The ageing King Lear, no longer wishing to bear the burdens of kingship, announces that he intends to divide his kingdom amongst his three daughters. Each must state how much she loves him - he will then judge which daughter loves him best. The winner of the 'love test' will receive the largest portion of his kingdom. Goneril and Regan flatter their father and are duly rewarded, but Cordelia, Lear's youngest and favourite daughter, is unable to do this. Her short but sincere speech angers the king, who disinherits her, leaving her without a dowry. Her share of the kingdom is then divided between her hypocritical and insincere sisters. Lear also banishes his loyal servant, Kent, who intervenes on Cordelia's behalf. The King of France is so impressed with Cordelia, however, that he takes her as his bride even without a dowry. King Lear announces that he will stay with Goneril and Regan on an alternate monthly basis and will keep a retinue of one hundred knights, which they are to provide for.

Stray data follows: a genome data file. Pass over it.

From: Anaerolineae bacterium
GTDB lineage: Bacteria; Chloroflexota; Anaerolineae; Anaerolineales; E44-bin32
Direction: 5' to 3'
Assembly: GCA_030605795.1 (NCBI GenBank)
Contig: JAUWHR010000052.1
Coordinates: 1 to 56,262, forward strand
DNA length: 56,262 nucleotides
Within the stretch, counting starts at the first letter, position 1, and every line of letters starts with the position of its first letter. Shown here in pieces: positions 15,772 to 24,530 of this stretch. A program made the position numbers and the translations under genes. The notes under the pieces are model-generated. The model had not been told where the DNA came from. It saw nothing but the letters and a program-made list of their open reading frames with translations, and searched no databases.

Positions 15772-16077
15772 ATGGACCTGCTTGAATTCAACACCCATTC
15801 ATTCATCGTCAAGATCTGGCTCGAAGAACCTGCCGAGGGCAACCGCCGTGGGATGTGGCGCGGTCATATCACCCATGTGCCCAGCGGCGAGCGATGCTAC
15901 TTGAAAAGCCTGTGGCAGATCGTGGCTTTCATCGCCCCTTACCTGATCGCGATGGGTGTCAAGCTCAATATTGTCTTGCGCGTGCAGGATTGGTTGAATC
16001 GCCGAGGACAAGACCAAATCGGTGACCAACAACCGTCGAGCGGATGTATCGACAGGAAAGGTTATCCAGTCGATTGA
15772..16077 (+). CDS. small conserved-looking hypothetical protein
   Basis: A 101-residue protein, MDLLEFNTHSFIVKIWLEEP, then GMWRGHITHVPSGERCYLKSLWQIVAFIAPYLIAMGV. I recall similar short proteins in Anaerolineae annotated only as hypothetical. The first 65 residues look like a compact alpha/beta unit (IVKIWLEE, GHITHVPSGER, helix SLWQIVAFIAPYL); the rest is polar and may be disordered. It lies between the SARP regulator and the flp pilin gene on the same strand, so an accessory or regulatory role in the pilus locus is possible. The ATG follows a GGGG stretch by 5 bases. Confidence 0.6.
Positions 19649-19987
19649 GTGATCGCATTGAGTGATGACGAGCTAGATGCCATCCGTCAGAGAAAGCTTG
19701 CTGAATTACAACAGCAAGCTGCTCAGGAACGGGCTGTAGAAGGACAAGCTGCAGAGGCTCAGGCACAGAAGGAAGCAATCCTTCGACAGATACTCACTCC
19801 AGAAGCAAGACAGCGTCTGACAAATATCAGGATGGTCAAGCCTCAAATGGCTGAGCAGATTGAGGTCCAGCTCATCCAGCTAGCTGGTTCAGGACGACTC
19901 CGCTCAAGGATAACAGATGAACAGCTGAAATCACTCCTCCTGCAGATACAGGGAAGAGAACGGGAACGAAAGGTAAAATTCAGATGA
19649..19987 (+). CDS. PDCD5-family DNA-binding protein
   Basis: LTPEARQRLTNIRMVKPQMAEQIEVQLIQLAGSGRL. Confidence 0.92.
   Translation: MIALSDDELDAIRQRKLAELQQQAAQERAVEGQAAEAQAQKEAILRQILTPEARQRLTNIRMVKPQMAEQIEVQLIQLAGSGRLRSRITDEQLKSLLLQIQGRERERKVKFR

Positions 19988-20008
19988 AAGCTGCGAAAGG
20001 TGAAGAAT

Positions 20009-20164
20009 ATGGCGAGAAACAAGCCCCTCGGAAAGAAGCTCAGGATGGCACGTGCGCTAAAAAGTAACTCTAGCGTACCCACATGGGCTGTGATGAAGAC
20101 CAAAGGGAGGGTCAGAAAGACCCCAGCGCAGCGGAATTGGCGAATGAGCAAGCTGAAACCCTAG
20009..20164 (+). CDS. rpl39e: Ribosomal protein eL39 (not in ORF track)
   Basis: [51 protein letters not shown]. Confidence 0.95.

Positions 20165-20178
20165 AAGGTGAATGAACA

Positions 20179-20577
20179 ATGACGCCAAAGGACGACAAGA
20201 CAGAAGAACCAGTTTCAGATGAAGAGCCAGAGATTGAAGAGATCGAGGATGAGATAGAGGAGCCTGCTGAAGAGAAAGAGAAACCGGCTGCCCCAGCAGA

Cordelia leaves for France. Kent resolves to continue serving Lear in disguise.
Edmund, Edgar's bastard brother, plots to discredit him in the eyes of their father, Gloucester, in order to receive Edgar's inheritance. Gloucester falls for his cunning plan. Edmund warns Edgar to flee Gloucester's rage. Gloucester calls for Edgar's death. Aware of the grave danger he faces, Edgar disguises himself as Poor Tom, a Bedlam beggar.
Lear goes to stay with Goneril, where he soon finds himself unwelcome. She criticizes the behaviour of his knights and his Fool, and orders him to reduce the size of his retinue. Lear is appalled by the complete change in her attitude towards him. He curses her, and with his Fool leaves for Regan's court, sending Kent before...